A blast of bitter cold arctic air brought the coldest temperatures in decades to several Northeast cities Valentine’s Day morning. On top of that, wind chills on Sunday dropped into the 40s below zero in portions of Upstate New York and New England, including Saranac Lake, New York, Pittsfield, Massachusetts, and Montpelier, Vermont.
The shivering temperatures will linger into Monday and then moderate through the rest of the week. Below is a recap of Sunday’s record cold followed by the forecast.
Record Cold Recap: Temperatures Not Seen in Decades
Northeast Lows Valentine’s Day Morning
Actual lows Sunday morning and how long since it’s been that cold in each city.
Boston fell to minus 9 degrees Sunday morning, making it the coldest temperature recorded in the city since Jan. 15, 1957, or nearly 60 years. Boston also crushed its Valentine’s Day record low of minus 3 degrees set in 1934, and set a daily record low for Feb. 13 (minus 4 degrees) just before midnight on Saturday. The wind chill had fallen as low as minus 36 degrees Sunday morning.
In New York City, the low temperature dipped to a daily record low of 1 degree below zero Sunday morning. This is the coldest reading at Central Park since Jan. 19, 1994, or more than two decades.
Here are several other cities that have set new daily record lows for Valentine’s Day (Feb. 14) and have also seen their coldest temperatures in many years:
Albany, New York: Low of minus 13 degrees beats previous record of minus 10 degrees. Coldest since Jan. 24, 2011.
Binghamton, New York: Low of minus 18 degrees crushes previous record of minus 9 degrees. Coldest since Dec. 25, 1980.
Hartford, Connecticut (Bradley Airport): Low of minus 12 degrees beats previous record of minus 9 degrees. Coldest since Feb. 5, 1996.
Newark, New Jersey: Low of zero degrees ties record low last set in 1979. Coldest since Jan. 16, 2004.
Providence, Rhode Island: Low of minus 9 degrees beats previous record of minus 7 degrees. Coldest since Jan. 22, 1984.
Syracuse, New York: Low of minus 23 degrees beats previous record of minus 20 degrees set in 1979. Coldest since Jan. 12, 1982.
Watertown, New York: Low of minus 37 degrees beat previous record of minus 30 degrees.
Worcester, Massachusetts: Low of minus 16 degrees beats previous record of minus 11 degrees. Coldest since Jan. 15, 1957.
Current Wind Chills
The frigid temperatures are from a sharp southward nosedive of the polar jet stream tapping an air mass originating from the Canadian Arctic, sending it into the eastern half of the country this weekend and lingering into Monday.
A weather balloon launched by the National Weather Service office in Albany, New York Saturday evening measured a record cold temperature of -30.9 degrees Celsius (-23.6 degrees Fahrenheit) at roughly 4,500 feet above the ground. The previous coldest temperature at that level was -30.5 degrees Celsius in January 1981 and again in January 1982.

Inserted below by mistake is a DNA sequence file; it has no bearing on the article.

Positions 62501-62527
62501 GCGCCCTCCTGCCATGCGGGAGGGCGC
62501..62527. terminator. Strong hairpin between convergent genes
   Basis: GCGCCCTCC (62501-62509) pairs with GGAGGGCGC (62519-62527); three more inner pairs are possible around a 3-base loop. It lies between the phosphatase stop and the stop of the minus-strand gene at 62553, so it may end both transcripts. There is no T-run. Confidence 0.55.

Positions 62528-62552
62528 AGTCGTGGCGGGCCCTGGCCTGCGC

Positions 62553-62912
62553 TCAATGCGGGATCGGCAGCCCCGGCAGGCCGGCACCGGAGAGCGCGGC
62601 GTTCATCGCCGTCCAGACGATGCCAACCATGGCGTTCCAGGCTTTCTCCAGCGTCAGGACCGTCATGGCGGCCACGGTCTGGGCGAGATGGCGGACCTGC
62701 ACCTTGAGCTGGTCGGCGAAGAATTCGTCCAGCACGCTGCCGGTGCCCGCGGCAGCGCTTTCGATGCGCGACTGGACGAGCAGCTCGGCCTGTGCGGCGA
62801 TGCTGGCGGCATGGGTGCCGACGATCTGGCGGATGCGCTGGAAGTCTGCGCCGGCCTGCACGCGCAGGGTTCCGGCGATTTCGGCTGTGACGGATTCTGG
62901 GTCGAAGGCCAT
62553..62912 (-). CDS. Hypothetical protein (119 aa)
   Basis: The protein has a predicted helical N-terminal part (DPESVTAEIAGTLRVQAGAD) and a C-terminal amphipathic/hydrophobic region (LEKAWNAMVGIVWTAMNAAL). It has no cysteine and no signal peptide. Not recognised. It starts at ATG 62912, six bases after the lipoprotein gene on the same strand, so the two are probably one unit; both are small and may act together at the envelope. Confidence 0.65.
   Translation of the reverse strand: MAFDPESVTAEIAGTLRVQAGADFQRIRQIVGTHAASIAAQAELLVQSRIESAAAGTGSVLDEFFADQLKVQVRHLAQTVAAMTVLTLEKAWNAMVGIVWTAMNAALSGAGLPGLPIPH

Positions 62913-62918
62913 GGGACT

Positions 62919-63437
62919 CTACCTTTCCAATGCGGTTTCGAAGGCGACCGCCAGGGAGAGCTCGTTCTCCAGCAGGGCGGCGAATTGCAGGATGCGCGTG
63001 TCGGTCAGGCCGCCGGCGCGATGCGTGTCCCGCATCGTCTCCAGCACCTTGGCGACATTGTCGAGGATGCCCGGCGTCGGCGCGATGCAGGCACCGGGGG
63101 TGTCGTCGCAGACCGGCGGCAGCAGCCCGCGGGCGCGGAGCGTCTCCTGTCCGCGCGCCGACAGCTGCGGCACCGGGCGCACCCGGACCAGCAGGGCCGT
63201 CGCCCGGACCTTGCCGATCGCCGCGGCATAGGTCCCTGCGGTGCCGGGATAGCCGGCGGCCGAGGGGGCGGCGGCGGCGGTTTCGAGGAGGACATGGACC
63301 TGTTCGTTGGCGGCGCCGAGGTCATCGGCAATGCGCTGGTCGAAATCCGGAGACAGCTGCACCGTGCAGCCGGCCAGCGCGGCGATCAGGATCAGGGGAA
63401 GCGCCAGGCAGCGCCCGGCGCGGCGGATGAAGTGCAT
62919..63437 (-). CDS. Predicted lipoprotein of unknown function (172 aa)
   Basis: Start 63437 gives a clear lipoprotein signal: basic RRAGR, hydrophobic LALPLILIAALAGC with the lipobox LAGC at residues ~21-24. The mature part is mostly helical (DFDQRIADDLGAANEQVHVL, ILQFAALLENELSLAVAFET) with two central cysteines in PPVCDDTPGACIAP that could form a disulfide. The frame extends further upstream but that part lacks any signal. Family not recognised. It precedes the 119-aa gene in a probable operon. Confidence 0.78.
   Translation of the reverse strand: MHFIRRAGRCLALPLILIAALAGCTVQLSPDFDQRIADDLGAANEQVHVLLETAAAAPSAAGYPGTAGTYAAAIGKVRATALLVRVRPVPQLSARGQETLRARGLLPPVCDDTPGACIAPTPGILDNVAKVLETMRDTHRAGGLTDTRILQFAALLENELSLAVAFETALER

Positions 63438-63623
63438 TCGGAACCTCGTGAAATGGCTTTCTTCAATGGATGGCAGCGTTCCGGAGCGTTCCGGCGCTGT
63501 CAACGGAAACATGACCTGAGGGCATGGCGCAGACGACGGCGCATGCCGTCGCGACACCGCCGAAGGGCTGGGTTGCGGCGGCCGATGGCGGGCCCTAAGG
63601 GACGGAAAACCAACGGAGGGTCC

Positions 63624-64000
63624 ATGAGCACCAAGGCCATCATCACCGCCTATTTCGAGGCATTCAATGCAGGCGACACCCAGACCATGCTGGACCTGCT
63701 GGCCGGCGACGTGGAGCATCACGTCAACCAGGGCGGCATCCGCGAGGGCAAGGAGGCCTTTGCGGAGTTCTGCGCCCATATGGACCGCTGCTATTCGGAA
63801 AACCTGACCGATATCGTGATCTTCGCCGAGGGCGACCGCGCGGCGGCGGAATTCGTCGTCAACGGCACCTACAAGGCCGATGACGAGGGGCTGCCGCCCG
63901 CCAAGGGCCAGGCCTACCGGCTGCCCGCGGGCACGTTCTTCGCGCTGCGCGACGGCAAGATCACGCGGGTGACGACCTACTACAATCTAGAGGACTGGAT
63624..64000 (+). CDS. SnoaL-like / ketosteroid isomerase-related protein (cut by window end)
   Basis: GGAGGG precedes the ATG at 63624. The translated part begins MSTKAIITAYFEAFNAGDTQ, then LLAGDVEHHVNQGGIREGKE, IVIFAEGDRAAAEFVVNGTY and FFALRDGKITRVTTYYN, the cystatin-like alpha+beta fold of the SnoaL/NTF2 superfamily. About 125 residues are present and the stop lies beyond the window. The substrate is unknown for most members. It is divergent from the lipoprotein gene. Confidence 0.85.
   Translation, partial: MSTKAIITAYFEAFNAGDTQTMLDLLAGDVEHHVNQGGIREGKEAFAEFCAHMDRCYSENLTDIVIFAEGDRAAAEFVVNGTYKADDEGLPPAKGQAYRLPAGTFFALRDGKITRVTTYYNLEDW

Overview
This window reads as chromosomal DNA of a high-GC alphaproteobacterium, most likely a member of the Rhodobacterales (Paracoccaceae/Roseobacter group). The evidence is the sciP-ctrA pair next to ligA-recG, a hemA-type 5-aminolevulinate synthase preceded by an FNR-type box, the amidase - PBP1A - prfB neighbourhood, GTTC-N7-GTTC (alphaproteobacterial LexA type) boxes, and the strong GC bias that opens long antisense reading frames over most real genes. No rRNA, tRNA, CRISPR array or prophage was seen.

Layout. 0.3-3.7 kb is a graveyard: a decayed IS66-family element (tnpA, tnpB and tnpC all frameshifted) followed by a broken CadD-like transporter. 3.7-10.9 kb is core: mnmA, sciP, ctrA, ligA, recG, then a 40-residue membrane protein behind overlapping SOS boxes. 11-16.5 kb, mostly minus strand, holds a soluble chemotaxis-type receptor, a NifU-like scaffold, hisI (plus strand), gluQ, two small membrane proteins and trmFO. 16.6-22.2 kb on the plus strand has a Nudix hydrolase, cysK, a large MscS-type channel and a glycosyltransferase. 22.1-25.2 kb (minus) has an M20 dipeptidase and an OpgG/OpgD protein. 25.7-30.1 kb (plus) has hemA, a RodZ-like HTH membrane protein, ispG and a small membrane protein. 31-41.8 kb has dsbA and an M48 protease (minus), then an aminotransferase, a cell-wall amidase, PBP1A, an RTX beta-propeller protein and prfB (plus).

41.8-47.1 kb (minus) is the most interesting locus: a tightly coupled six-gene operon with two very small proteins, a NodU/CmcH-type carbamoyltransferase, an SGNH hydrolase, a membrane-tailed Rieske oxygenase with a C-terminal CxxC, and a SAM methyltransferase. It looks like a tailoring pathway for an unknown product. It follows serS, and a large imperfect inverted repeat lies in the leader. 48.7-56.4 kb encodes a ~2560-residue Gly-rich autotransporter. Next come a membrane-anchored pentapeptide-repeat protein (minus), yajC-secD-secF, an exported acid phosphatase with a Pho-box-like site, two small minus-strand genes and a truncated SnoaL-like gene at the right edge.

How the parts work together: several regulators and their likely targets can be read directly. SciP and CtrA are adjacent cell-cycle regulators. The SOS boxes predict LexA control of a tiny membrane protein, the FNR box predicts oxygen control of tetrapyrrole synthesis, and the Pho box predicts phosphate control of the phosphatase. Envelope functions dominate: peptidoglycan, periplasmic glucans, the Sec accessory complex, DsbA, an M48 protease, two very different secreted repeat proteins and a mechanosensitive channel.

(MORE: What is the Polar Vortex’s Role?)
Forecast: Frigid Temperatures Linger Through Monday Morning
Forecast Highs: Valentine’s Cold Outbreak
Forecast Lows: Valentine’s Cold Outbreak
- Sunday: In the Northeast and Midwest, teens and 20s will be the rule for most on Valentine’s Day. The coldest locations of northern New England won’t rise out of the single digits. The Carolinas and Tennessee Valley will hold in the 30s and 40s. Some record cold daily high temperatures are possible in the Northeast, including Boston, Providence, Hartford and New York City.
- Monday AM: Another cold morning with lows 10 to 25 degrees below average across most of the region. Subzero lows likely in New England, including Boston. Teens in New York City and Philadelphia.
- Monday PM: Highs remain below average, but not as cold as Sunday. Most locations from Boston to Washington, D.C. should top out in the low 30s.
Why This Cold Won’t Last Long
Now for the good news, if you’re already starting to get a little winter fatigue. The bitterly cold air will be very short-lived. Temperatures will already begin to warm up a bit starting Monday, and next weekend should be much less cold.
The reason for this is another pattern shift in the new week ahead.
ECMWF ensemble mean forecast made at 7 p.m. ET Friday, of Arctic oscillation (blue), Pacific-North American oscillation (light green) and North Atlantic oscillation (red). Note the AO (blue) and PNA (green) flip sign Feb. 15-16, indicative of the pattern change ahead. (The Weather Company, Professional Division)
Essentially, the large northward bulge of the jet stream bringing record warmth to the West, including California and the Desert Southwest, will flatten a bit. Weather geeks refer to this as a switch from a positive Pacific-North American oscillation to a negative one.
The corresponding southward plunge of the jet exporting cold air out of Canada into the Midwest and East will then also flatten out next week.
Again, weather geeks would say the Arctic oscillation will switch from negative to positive, meaning the winds around the North Pole will be stronger, keeping the coldest Arctic air bottled up instead of plunging south.
So, expect a February thaw after this weekend’s shivering in parts of the Midwest and East by the latter half of the week.